Journal of Health Science

p-ISSN: 2166-5966    e-ISSN: 2166-5990

2021;  11(1): 1-16


Received: Jan. 13, 2021; Accepted: Feb. 20, 2021; Published: Mar. 20, 2021


Analyzing the Environmental Risks from Electronic Waste Dumping in the West African Region

E. C. Merem 1, Y. A. Twumasi 2, J. Wesley 1, D. Olagbegi 1, M. Crisler 1, C. Romorno 1, M. Alsarari 1, P. Isokpehi 1, M. Alrefai 1, S. Ochai 3, E. Nwagboso 4, S. Fageir 5, S. Leggett 6

1Department of Urban and Regional Planning, Jackson State University, 101 Capitol Center, Jackson, MS, USA

2Department of Urban Forestry and Natural Resources, Southern University, Baton Rouge, LA, USA

3African Development Bank, AfDB, 101 BP 1387 Avenue Joseph Anoma, Abidjan, AB 1, Ivory Coast

4Department of Political Science, Jackson State University, 1400 John R. Lynch Street, Jackson, MS, USA

5Department of Criminal Justice and Sociology, Jackson State University, 1400 John R. Lynch Street, Jackson, MS, USA

6Department of Behavioral and Environmental Health, Jackson State University, 350 Woodrow Wilson, Jackson, MS, USA

Correspondence to: E. C. Merem , Department of Urban and Regional Planning, Jackson State University, 101 Capitol Center, Jackson, MS, USA.


Copyright © 2021 The Author(s). Published by Scientific & Academic Publishing.

This work is licensed under the Creative Commons Attribution International License (CC BY).


The West African region as an emerging frontier in untapped natural resource market is now at the receiving end of illegal shipment of unwanted Electronic waste (E-waste) to vulnerable populations in different countries. Like many areas in the global south, West Africa finds itself in an unwanted place as the preferred graveyard for dumping these items. Besides, many view the trade in second hand electronic items as fiscal gold mine with greater potentials to improve the welfare of citizens in West Africa. This comes under the guise of trading in used shipments from Europe and the US for the purposes of creating new jobs in the West African region, despite the unlawful nature. Given the overall public health risks to those drawn to the sector in lieu of life-threatening exposure to ailments and ecosystem degradation. The receiving nations like Nigeria, Ivory coast, and Ghana have not only endured widespread risks to their water sources in areas adjacent to dump sites. But, over the past years, E-waste operations have grown to troubling proportions in the region as the abandoned components littered in local landfills undercut the aesthetic beauty of cities. With people unaware of the hazards, scavengers, haulers, and technicians regularly exposed to doses of E-waste contaminants face serious health problems. Just as the exposures to E-waste chemicals trigger the hospitalization of victims across West Africa, little has been done to assess the frequency of the problems and the ecological impacts using mix scale techniques. For that, this enquiry will fill that void by assessing the state of E-wastes and the risks in the West African region with emphasis on the issues, trends, impacts, factors, and efforts using secondary data connected to Geographic Information Systems (GIS) and descriptive statistics to track the patterns. The results show increases in the volume of E-waste dumping in the region over the years with impacts on the ecosystem coupled with public health risks. The GIS mapping of the trends pinpointed spatial dispersion of risks and stressors across different clusters of areas in the zone with the problems linked to factors ranging from socio-economic variables, policy, and physical forces. For remedy, the paper proffered various solutions such as effective laws, regular monitoring, sectoral reforms, public enlightenment program and the design of a regional E-waste information system.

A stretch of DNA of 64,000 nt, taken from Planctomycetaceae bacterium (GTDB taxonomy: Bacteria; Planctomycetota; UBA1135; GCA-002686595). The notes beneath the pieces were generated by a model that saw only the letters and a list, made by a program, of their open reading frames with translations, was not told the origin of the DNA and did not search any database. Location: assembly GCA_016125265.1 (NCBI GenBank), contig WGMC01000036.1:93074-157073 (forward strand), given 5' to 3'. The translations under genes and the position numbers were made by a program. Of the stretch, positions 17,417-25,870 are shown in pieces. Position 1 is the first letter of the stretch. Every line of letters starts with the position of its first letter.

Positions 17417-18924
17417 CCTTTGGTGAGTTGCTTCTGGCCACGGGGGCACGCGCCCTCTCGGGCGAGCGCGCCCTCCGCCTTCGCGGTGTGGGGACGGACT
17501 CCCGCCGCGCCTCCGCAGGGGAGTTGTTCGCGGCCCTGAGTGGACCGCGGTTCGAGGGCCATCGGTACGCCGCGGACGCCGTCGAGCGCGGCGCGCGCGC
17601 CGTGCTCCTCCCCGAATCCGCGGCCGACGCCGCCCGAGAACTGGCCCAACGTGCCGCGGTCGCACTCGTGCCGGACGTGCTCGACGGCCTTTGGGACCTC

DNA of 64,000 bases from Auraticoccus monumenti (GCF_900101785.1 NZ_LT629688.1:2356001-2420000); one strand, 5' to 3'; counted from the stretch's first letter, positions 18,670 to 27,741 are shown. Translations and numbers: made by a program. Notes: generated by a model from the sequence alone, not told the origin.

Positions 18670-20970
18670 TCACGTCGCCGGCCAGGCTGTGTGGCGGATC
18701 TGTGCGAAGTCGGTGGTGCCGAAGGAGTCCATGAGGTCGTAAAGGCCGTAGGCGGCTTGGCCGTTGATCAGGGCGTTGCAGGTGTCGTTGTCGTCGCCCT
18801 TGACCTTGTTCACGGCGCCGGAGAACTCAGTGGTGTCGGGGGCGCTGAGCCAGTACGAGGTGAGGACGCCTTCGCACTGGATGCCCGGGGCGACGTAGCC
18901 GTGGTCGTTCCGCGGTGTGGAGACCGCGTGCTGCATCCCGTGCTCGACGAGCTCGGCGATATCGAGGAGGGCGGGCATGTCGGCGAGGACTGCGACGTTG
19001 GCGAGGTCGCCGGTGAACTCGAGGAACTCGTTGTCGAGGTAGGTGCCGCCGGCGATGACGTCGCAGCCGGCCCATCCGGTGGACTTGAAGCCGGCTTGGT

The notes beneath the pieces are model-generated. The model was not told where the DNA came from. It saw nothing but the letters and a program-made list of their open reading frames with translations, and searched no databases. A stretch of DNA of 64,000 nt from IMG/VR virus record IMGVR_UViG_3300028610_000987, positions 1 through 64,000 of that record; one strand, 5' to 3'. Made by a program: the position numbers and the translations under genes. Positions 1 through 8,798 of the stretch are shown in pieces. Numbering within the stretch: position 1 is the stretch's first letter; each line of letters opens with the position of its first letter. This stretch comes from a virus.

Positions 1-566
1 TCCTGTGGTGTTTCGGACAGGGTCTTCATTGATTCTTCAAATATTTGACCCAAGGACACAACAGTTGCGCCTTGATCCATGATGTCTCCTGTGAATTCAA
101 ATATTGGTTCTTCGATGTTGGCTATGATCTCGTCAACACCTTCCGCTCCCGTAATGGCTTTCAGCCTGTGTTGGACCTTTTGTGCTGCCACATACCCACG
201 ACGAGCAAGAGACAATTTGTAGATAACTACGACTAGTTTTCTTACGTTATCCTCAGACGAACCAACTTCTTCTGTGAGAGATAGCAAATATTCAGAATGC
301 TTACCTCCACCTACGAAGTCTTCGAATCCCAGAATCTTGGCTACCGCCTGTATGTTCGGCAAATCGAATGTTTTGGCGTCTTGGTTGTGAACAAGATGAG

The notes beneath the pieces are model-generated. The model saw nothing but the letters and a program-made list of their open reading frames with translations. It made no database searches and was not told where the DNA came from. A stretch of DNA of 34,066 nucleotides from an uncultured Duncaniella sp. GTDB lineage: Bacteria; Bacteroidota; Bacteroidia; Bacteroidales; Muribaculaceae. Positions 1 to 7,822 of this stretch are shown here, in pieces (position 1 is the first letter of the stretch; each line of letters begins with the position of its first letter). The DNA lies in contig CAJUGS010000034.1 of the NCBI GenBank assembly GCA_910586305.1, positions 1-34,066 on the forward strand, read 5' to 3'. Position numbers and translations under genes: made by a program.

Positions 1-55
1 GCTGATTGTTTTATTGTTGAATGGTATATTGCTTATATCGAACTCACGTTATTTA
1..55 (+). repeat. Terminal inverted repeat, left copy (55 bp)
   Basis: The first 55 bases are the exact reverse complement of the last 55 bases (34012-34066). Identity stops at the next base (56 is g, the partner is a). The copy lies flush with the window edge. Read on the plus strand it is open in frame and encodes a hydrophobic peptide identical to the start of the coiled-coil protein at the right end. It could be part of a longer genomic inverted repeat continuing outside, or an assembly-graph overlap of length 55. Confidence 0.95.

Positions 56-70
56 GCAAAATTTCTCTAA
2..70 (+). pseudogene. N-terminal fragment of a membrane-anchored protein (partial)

Keywords: E-waste, GIS, West Africa, Health Risks, Factors, Contaminants, Waste volume, Impacts